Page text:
Greek journalists called a 24-hour strike Tuesday morning protesting a draft law affecting media and advertising companies. An amendment was brought to parliament on August 1 in a bill on health issues which introduced sweeping changes to the framework within which the media operate.
Journalist unions argued that the bill would lead to concentration and layoffs in the sector. “The amendment allows media groups to merge with the excuse of reducing costs but in effect provides indebted businessmen a path to safety,” the unions said in statement.
The amendment allows media groups to merge without restrictions on dismissals. Employees from the same group of companies will be considered employees of the same firm, thus allowing media groups to bypass restrictions on layoffs.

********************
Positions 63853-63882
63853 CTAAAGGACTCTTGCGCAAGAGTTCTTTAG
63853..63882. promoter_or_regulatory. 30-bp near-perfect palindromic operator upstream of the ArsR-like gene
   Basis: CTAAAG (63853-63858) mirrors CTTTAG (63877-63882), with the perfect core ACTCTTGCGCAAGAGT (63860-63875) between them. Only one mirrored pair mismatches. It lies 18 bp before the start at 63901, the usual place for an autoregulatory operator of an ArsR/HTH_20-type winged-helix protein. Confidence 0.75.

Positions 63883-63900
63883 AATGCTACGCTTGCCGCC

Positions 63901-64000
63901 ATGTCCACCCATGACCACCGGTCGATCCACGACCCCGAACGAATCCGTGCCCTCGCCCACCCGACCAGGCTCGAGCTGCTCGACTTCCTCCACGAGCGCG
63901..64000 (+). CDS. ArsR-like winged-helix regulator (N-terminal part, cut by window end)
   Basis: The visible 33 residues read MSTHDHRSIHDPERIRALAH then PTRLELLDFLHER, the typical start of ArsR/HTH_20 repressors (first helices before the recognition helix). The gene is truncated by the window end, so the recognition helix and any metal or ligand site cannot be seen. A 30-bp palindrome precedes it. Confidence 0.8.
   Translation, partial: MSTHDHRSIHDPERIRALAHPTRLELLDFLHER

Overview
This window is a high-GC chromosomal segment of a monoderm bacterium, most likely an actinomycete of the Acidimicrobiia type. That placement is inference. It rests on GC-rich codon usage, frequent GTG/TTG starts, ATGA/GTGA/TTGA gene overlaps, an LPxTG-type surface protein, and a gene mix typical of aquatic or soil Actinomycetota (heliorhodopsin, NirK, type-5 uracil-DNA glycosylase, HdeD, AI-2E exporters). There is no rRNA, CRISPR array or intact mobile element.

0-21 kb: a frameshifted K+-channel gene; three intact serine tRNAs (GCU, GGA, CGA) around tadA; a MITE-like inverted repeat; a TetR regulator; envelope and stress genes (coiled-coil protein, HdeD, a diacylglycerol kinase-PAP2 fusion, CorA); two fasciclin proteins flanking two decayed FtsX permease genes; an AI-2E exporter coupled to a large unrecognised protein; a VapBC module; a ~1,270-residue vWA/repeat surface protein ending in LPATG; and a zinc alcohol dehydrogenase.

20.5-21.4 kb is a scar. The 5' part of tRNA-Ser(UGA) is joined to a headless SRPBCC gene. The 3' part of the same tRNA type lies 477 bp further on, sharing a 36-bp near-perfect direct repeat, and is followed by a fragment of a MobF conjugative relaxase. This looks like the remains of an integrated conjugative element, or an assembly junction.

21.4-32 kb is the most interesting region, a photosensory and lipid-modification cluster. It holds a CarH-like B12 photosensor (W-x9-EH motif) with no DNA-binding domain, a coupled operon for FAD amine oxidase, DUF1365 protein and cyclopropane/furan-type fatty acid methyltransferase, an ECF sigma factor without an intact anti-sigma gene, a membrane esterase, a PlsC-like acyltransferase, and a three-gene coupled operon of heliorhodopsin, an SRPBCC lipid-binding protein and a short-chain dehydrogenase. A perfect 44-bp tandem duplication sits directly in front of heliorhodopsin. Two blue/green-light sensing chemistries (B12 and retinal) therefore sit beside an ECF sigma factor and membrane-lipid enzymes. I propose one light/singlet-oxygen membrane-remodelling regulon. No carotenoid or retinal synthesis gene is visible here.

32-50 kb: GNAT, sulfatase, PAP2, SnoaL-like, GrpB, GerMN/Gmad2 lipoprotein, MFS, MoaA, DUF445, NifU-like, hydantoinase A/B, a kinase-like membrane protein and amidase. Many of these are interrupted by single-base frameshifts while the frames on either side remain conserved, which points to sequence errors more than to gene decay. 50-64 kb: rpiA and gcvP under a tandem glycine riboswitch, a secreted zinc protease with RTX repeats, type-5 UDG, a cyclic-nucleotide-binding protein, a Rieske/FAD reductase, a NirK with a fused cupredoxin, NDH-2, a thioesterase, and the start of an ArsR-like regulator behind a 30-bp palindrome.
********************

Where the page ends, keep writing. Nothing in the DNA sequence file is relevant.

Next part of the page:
Proponents of the new law respond that on the contrary it helps several publishing firms to keep afloat by uniting forces. Opponents say it will harm competition and will allow indebted media moguls to survive at the expense of employees and smaller media.
Media shops also strongly oppose the amendment as it allows the media to directly charge companies for advertisements, abolishing their 9.9 per cent commission. Media shops will now be paid only by their clients directly. Media owners will also be allowed to set their own prices for adverts without media shops coming into the picture.
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